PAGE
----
(EnviroNews World News) — Calved from the Brunt Ice Shelf in Antarctica, an iceberg the size of New York City, about 490 square miles (1270 square km), has detached and fallen into the ocean. On Feb. 26, 2021, the North Rift, a crack that became active in November 2020, widened several hundred yards and released the iceberg from the floating ice shelf. The calving was reported by scientists from the British Antarctic Survey’s (BAS) Halley Research Station, which is now closed for the Antarctic winter; they say their workplace is unlikely to be affected by the event.
In November 2020, the North Rift headed toward a large chasm near the Stancomb-Wills Glacier Tongue, 21 miles (35 km) away, indicating that a calving event was imminent. That event signified the third major crack to open during the last decade. In January, the crack cut through the 490-foot-thick (150 m) ice shelf as quickly as .6 miles (1 km) a day. Other fissures that contributed to the event were detected in the ice shelf about 10 years ago. Professor Dame Jane Francis, Director of BAS, wrote this in the report:
Our teams at BAS have been prepared for the calving of an iceberg from Brunt Ice Shelf for years. We monitor the ice shelf daily using an automated network of high-precision GPS instruments that surround the station, these measure how the ice shelf is deforming and moving. We also use satellite images from ESA, NASA and the German satellite TerraSAR-X… So we know what’s happening even in the Antarctic winter, when there are no staff on the station, it’s pitch black, and the temperature falls below minus 50 degrees C (or -58F).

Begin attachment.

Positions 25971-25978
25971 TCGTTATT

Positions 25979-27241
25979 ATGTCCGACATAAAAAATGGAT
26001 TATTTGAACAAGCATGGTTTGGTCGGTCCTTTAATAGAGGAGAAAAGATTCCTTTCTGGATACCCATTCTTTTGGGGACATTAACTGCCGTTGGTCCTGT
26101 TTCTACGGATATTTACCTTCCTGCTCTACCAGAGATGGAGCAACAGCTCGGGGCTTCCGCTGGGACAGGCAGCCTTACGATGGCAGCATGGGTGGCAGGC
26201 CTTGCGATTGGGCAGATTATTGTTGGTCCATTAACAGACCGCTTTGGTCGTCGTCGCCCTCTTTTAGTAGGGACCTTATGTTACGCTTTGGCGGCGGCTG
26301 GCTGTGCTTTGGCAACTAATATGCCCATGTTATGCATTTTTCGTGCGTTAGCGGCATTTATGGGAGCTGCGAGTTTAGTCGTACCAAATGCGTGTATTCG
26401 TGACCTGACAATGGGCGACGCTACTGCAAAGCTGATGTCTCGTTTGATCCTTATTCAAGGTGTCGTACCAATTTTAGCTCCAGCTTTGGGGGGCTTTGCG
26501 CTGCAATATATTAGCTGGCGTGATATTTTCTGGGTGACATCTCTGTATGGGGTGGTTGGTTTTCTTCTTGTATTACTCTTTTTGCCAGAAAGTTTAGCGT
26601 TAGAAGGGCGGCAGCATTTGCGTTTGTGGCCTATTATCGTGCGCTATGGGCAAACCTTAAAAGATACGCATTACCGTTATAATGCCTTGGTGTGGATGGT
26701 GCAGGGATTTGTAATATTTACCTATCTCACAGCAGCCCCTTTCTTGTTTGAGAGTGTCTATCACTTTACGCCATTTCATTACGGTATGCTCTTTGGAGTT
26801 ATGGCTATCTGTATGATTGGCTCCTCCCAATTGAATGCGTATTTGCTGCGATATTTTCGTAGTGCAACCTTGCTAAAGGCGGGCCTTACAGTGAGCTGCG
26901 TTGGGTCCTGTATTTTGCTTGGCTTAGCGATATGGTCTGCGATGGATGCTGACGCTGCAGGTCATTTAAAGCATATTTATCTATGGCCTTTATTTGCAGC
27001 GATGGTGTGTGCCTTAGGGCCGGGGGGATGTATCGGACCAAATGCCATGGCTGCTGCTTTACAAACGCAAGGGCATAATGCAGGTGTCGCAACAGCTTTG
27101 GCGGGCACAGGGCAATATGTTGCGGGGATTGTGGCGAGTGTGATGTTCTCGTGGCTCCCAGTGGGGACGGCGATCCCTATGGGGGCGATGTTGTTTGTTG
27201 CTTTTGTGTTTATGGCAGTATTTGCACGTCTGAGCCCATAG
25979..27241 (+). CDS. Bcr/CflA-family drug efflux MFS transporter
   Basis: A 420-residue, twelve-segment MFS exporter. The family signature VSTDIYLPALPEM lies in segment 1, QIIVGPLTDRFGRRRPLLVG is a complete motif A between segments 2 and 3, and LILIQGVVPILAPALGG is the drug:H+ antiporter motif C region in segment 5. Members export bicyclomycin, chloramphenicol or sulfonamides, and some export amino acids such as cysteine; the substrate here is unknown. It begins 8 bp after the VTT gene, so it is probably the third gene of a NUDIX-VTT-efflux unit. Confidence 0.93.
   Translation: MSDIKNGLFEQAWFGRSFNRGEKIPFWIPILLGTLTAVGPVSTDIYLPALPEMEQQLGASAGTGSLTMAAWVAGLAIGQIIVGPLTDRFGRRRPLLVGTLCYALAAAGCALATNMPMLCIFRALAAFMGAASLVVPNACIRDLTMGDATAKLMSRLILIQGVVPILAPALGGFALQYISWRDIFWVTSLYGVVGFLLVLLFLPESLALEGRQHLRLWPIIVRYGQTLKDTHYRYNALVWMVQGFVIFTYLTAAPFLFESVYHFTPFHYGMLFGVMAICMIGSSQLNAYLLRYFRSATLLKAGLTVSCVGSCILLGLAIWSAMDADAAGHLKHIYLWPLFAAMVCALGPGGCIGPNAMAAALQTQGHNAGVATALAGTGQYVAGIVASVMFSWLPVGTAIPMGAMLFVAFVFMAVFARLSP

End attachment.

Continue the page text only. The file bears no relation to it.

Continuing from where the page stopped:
There is still a question of where the iceberg will end up. Scientists say it could run aground and remain close to the Brunt Ice Shelf, or it could drift out to sea.
Because of the unpredictability of the consequences of calving events, the Halley Research Station was moved 19 miles (32 km) in 2016 to avoid the paths of “Chasm 1” and “Halloween Crack.” In 2017, BAS decided to occupy the research facility only during the summer because of the difficulty posed by an emergency winter evacuation.
“This is a dynamic situation. Four years ago, we moved Halley Research Station inland to ensure that it would not be carried away when an iceberg eventually formed. That was a wise decision,” said Simon Garrod, Director of Operations at BAS. “Our job now is to keep a close eye on the situation and assess any potential impact of the present calving on the remaining ice shelf.”
The scientists at BAS said there is no evidence that this event is related to climate change. It appears to be a natural part of the ice changes.
This is the sixth incarnation of the Halley Research Station, which has been in operation since 1956. The facility was integral in finding the hole in the ozone layer in 1986, and it continues to monitor the hole’s recovery.
On Christmas Eve 2019, the record for Antarctic ice-melt was recorded at about 15 percent, prompting scientists to claim a climate emergency.